BALTIMORE — When Zach Britton walked out of the bullpen toward the dugout, when a rain delay began around the top of the sixth inning, it was the last walk he would make out of the Orioles’ bullpen.
By that point the reports were out fast and furious — Britton was traded to the Yankees for three prospects. The Yankees wanted to both bolster their bullpen and starting rotation and they took the best, or second-best, bullpen piece available in Britton.
About a dozen scouts, many from teams that were in the Britton hunt, gathered at Camden Yards. Dave Dombrowski had discussed Britton with Orioles general manager Dan Duquette, who was Dombrowski’s assistant GM when the two worked together in Montreal. But even a longtime friendship was not enough to get Britton to Boston.
The prospects the Red Sox were offering simply didn’t add up to what the Yankees were able to put together. The Yankees gave up Dillon Tate, a 24-year-old righthander who was pitching at Double A Trenton, where he was 5-2 with a 3.38 ERA in 15 starts.
Tate was the Texas Rangers’ first-round pick (fourth overall) out of UC Santa Barbara in the June 2015 draft. He came to the Yankees in the 2016 Carlos Beltran deal.
The Orioles are receiving two other minor leaguers in the deal — righthanded Triple A reliever Cody Carroll and Triple A lefthander Josh Rogers.
The Yankees add Britton to a bullpen that already includes Aroldis Chapman, Dellin Betances, and David Robertson.
Britton has come close to his peak form in recent weeks after returning from an Achilles’ injury. He has a 3.45 ERA over 16 appearances (15⅔ innings) for Baltimore. He had a 2.89 ERA last season and was on the verge of being traded to Houston before a deal fell through. The Astros also were in on Britton this time around, as were the Red Sox, Braves, Phillies, Brewers, and Nationals.
Britton saved 47 games and had a 0.54 ERA in 2016, but that was the year manager Buck Showalter left him out of a wild-card playoff game that the Toronto Blue Jays won to advance. The Orioles never won after that.
Why did the Yankees tab Britton?
There’s some question about Chapman’s balky knee. The Yankees understand the importance of the bullpen and want to make sure that part of their team is covered. The Yankees still have more than enough talent to acquire a starting pitcher.
They still haven’t given up a top prospect and could be saving lefty Justus Sheffield or third baseman Miguel Andujar for a top-line starter such as Chris Archer or perhaps Baltimore’s Kevin Gausman.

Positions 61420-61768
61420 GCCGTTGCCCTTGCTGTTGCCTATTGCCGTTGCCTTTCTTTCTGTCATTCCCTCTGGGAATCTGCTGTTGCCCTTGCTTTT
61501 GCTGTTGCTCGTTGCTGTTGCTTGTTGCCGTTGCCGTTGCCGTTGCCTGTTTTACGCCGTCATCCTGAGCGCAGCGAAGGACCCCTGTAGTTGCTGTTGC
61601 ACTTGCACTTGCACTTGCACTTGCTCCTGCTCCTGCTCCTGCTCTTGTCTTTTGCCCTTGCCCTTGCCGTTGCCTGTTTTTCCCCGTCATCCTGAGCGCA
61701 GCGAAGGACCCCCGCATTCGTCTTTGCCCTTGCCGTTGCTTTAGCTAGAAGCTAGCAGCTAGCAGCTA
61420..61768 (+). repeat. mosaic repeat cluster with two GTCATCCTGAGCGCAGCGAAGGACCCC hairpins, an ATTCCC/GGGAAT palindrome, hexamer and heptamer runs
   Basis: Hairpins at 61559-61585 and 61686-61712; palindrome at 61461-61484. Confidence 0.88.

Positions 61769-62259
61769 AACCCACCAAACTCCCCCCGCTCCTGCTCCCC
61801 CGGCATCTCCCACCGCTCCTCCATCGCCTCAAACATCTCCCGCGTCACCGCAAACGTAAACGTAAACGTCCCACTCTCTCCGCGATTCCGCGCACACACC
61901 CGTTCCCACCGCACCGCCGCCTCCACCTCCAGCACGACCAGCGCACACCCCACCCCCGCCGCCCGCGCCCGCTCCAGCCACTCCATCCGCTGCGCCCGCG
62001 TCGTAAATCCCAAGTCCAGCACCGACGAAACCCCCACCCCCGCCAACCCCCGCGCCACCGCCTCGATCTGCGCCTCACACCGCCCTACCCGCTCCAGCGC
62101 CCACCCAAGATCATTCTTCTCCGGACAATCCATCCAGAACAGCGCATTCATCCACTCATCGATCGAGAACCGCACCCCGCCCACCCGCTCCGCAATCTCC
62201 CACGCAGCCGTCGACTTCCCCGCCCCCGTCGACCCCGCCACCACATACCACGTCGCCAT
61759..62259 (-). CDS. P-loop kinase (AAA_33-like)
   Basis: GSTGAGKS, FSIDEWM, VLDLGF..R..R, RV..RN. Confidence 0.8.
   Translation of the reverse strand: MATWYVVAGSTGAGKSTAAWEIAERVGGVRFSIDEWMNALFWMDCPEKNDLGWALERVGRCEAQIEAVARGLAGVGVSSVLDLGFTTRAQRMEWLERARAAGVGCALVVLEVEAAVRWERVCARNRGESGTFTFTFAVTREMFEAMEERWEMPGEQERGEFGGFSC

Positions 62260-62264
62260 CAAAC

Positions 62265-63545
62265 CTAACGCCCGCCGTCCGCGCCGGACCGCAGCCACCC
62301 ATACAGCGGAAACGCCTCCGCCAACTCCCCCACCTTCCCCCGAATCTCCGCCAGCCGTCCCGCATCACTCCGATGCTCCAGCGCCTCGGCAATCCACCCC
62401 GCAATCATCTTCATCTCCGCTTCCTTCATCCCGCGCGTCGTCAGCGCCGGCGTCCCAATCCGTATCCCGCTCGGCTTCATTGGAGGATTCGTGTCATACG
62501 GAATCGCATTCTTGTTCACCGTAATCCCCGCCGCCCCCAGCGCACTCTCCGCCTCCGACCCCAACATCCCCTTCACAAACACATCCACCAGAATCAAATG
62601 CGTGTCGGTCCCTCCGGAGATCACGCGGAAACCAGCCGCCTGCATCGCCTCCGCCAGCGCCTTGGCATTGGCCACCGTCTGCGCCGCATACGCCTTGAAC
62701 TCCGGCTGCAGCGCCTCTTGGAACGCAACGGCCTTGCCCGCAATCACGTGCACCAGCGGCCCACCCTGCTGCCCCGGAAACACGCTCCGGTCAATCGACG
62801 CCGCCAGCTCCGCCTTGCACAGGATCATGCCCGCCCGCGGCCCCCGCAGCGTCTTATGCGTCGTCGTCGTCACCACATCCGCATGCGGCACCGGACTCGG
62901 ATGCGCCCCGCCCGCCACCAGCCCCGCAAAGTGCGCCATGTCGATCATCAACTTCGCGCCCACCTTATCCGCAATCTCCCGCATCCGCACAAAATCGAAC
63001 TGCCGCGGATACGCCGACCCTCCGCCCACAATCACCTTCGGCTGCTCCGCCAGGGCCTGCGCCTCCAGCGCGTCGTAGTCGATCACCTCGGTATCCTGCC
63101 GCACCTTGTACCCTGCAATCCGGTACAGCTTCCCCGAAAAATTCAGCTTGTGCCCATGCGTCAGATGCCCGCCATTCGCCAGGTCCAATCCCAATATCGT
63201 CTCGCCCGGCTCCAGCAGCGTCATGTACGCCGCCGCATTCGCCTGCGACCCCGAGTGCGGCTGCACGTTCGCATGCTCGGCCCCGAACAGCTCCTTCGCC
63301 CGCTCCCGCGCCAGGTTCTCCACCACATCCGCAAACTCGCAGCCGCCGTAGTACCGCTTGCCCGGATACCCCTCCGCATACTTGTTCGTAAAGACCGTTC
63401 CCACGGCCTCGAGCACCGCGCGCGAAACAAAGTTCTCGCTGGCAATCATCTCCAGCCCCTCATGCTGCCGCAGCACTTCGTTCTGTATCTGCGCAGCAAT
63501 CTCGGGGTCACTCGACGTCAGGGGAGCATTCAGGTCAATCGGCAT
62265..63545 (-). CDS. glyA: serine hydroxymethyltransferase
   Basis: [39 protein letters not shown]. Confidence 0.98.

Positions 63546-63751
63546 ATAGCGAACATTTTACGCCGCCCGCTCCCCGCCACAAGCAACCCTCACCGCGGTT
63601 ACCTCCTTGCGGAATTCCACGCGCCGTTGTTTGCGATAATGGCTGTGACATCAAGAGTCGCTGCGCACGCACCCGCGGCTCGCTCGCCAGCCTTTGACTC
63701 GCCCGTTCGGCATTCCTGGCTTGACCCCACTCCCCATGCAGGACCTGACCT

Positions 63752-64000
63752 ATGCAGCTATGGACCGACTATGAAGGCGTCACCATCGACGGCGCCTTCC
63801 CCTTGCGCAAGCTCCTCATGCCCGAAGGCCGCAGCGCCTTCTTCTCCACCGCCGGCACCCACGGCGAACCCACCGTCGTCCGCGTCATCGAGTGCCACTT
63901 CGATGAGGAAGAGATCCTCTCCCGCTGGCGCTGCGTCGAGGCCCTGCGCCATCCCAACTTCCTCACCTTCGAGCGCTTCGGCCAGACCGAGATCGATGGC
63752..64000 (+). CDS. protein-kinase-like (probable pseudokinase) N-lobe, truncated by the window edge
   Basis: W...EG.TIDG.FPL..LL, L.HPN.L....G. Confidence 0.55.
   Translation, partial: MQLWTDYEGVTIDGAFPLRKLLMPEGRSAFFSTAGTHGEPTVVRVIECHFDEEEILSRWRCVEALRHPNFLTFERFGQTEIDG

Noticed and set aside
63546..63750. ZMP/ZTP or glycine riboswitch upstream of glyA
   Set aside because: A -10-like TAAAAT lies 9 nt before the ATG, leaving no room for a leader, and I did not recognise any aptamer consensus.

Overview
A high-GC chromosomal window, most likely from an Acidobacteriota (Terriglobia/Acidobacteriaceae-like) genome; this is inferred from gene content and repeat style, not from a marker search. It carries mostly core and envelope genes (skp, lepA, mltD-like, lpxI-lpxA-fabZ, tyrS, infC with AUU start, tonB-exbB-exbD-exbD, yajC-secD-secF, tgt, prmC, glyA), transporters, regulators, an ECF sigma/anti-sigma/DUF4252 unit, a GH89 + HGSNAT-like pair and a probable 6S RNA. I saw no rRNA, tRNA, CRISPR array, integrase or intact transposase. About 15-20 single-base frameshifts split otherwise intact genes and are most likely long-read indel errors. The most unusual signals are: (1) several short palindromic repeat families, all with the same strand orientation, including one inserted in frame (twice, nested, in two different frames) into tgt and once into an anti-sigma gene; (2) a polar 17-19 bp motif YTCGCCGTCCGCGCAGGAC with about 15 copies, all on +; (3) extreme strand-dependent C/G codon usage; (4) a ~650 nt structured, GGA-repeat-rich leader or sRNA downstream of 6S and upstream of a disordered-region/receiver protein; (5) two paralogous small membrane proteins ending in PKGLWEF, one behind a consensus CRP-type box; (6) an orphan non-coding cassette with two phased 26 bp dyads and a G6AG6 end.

The Yankees already had the best bullpen in terms of ERA (.2.75) and batting average against (.199). Britton should make things airtight for the Yankees.
The Orioles received five minor leaguers in their recently completed deal with the Dodgers for Manny Machado. The Orioles could still deal reliever Brad Brach or Mychal Givens. They also could deal second baseman Jonathan Schoop.
And the Red Sox?
It was never thought the Red Sox had enough to get Britton, but they did make their attempt.
Next on their list could be Texas lefty Jake Diekman. The Cubs also are going to scout Diekman.
The Red Sox also have been scouting the Twins, who have lefty Zach Duke. The Twins also have righty Fernando Rodney, who played for Dombrowski in Detroit.
The Red Sox also reportedly have been watching Padres righties Kirby Yates and Craig Stammen as well as Miami righty Kyle Barraclough.
There are several relievers available on the market, so the Red Sox shouldn’t have a problem getting someone who can shore up their seventh- or eighth-inning relief corps, though it won’t be anyone as significant as Britton.
Britton was hoping to go to either New York or Boston. He preferred to stay in the American League East because of his familiarity with the division. Britton also was hoping he’d like where he went enough to re-sign as a free agent.
The Yankees may let Britton depart after the season because they do have a commitment to Chapman and Britton likely will want a lucrative deal, but likely not of the magnitude of Chapman’s five-year, $86 million deal.
The Red Sox have had a strong bullpen throughout the season, but cracks have shown recently with Joe Kelly, who is nowhere near as effective as he was in the first half of the season (⅔ of an inning, three runs allowed in Tuesday night’s 7-6 loss to the Orioles).
The Red Sox, like the Yankees, may also have to venture into the starting pitcher market. Drew Pomeranz was not effective in his return to the active roster Tuesday night (four runs in 4⅔ innings). Again, what the Red Sox have to give up in a deal also could become a factor.
The Red Sox likely would prefer a righthander. Detroit’s Mike Fiers and Miami’s Dan Straily are possibilities.